14

The following array represented the numbers of disks on each linux machines

Each single array includes the number of disks on a linux machine.

echo ${ARRAY_DISK_Quantity[*]}
4 4 4 4 2 4 4 4

what is the simple way to identify that all array's values are equal?

Good status:

4 4 4 4 4 4 4 4

Bad status:

4 4 4 4 4 4 2 4

Bad status:

6 6 6 6 6 6 6 6 6 6 2 6 2
  • So many answers and no votes? – Jesse_b Dec 25 '17 at 11:59
  • Will this only be testing integers or should it also test strings? – Jesse_b Dec 25 '17 at 12:01
  • I just waiting for the best answer dont worry soon I will vote – yael Dec 25 '17 at 12:02
  • I meant everyone else. This question deserves upvote IMO. – Jesse_b Dec 25 '17 at 12:03
  • once you need something of at least this level of complexity, it's a good time to start using a real programming language, until it's too late… – Sarge Borsch Dec 26 '17 at 17:35
10

bash + GNU sort + GNU grep solution:

if [ "${#array[@]}" -gt 0 ] && [ $(printf "%s\000" "${array[@]}" | 
       LC_ALL=C sort -z -u |
       grep -z -c .) -eq 1 ] ; then
  echo ok
else
  echo bad
fi

English explanation: if unique-sorting the elements of the array results in only one element, then print "ok". Otherwise print "bad".

The array is printed with NUL bytes separating each element, piped into GNU sort (relying on the -z aka --zero-terminated and -u aka --unique options), and then into grep (using options -z aka --null-data and -c aka --count) to count the output lines.

Unlike my previous version, I can't use wc here because it requires input lines terminated with a newline...and using sed or tr to convert NULs to newlines after the sort would defeat the purpose of using NUL separators. grep -c makes a reasonable substitute.


Here's the same thing rewritten as a function:

function count_unique() {
  local LC_ALL=C

  if [ "$#" -eq 0 ] ; then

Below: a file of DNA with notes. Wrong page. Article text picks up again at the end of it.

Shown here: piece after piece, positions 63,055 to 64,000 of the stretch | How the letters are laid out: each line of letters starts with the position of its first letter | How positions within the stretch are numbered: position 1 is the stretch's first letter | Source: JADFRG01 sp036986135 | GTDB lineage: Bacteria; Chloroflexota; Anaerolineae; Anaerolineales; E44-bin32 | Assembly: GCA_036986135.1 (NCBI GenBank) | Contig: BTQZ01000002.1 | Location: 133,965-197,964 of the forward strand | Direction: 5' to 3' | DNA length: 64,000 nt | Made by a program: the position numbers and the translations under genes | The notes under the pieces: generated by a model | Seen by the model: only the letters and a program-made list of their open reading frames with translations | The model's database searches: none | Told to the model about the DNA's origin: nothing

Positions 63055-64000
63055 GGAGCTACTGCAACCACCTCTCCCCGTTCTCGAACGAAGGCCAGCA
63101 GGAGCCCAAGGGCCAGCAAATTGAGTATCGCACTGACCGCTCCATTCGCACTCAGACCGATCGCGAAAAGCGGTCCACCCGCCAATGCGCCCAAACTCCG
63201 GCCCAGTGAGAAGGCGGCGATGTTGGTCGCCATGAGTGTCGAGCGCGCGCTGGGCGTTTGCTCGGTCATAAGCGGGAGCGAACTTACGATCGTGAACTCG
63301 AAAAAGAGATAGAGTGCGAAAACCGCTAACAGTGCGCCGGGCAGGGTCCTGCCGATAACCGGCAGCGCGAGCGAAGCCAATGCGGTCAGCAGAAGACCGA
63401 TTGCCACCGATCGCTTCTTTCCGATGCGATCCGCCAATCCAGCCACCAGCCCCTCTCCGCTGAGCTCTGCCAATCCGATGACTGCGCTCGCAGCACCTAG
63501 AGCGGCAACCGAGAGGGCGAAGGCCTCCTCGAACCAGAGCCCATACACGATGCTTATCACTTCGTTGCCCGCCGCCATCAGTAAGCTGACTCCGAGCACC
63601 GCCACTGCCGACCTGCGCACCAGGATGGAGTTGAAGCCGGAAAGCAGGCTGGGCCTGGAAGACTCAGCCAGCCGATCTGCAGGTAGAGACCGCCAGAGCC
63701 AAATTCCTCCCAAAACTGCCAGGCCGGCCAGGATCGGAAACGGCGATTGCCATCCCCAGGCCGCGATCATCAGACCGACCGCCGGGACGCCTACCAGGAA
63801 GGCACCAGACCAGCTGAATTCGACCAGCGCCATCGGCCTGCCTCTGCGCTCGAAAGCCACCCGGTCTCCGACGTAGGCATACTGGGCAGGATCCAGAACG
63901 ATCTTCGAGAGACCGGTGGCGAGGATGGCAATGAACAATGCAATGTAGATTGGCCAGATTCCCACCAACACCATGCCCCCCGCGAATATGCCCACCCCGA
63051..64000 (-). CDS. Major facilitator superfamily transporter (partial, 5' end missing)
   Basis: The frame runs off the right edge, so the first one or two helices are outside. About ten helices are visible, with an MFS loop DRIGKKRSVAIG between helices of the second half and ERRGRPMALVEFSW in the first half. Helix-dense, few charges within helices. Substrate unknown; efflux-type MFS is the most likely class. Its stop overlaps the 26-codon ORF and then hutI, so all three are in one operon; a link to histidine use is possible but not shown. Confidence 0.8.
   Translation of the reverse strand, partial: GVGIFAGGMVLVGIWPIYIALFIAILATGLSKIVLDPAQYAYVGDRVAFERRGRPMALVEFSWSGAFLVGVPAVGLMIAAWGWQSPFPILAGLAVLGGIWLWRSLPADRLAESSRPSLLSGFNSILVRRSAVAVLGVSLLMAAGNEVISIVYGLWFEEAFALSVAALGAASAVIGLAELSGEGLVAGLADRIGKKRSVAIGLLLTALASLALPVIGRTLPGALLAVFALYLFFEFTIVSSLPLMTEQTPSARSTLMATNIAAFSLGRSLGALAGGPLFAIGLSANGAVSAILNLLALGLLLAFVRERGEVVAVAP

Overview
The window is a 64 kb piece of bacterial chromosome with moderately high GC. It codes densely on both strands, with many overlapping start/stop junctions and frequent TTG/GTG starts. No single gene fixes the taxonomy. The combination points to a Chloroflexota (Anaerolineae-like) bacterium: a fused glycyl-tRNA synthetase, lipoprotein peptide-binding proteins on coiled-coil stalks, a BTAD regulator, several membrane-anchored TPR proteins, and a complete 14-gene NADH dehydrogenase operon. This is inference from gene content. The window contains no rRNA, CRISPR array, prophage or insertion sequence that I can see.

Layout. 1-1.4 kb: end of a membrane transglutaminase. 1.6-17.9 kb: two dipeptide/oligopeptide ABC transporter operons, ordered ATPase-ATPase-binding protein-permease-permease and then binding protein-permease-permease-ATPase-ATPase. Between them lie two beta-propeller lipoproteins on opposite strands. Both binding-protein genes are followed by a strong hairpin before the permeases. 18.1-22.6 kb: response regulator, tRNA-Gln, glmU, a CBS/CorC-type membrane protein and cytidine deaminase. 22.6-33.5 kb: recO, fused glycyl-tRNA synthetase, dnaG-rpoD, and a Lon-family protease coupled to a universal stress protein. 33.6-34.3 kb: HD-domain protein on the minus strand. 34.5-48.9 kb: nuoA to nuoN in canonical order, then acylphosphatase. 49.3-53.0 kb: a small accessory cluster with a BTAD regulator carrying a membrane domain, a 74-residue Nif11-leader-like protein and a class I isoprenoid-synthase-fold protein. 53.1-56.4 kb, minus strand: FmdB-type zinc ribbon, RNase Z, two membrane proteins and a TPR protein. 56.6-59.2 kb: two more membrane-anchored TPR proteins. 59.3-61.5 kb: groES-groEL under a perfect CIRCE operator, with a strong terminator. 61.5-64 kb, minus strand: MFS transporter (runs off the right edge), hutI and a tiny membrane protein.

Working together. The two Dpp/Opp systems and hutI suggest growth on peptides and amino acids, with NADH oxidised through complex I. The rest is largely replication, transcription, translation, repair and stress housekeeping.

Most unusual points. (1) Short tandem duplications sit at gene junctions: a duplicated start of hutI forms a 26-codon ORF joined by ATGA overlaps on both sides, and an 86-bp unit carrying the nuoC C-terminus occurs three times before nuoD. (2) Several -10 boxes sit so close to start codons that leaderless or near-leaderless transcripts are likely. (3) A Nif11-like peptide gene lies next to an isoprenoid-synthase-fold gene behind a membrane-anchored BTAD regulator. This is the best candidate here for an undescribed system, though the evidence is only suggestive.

echo 0
  else
    echo "$(printf "%s\000" "$@" |
              sort --zero-terminated --unique |
              grep --null-data --count .)"
  fi
}



ARRAY_DISK_Quantity=(4 4 4 4 2 4 4 4)

if [ "$(count_unique "${ARRAY_DISK_Quantity[@]}")" -eq 1 ] ; then
  echo "ok"
else
  echo "bad"
fi
  • 1
    Note that sort -u doesn't return unique elements but one of each set of elements that sort the same. For instance, it would say "ok" on ARRAY_DISK_Quantity=(① ②) on a GNU systems where locales typically decide those 2 characters sort the same. You'd want LC_ALL=C sort -u for byte-to-byte uniqueness. – Stéphane Chazelas Dec 25 '17 at 11:58
  • just another note it will be fail also in case no additional disks are appears from CLI so need also to add this syntax – yael Dec 25 '17 at 12:22
  • [[ ` printf "%s\n" "${ARRAY_DISK_Quantity[@]}" | wc -l ` -eq ` printf "%s\n" "${ARRAY_DISK_Quantity[@]}" | grep -c "0" ` ]] && echo fail – yael Dec 25 '17 at 12:22
  • @StéphaneChazelas the locale issue is worth dealing with, as is the IFS issue. Testing for an empty list is, IMO, best done separately - there's no need to check for non-unique elements in an empty set. – cas Dec 25 '17 at 12:53
  • Hi Cas I prefer your previous answer – yael Dec 25 '17 at 13:55
8

With zsh:

if ((${#${(u)ARRAY_DISK_Quantity[@]}} == 1)); then
  echo OK
else
  echo not OK
fi

Where (u) is a parameter expansion flag to expand unique values. So we're getting a count of the unique values in the array.

Replace == 1 with <= 1 is you want to consider an empty array is OK.

With ksh93, you could sort the array and check that the first element is the same as the last:

set -s -- "${ARRAY_DISK_Quantity[@]}"
if [ "$1" = "${@: -1}" ]; then
  echo OK
else
  echo not OK
fi

With ksh88 or pdksh/mksh:

set -s -- "${ARRAY_DISK_Quantity[@]}"
if eval '[ "$1" = "${'"$#"'}" ]'; then
  echo OK
else
  echo not OK
fi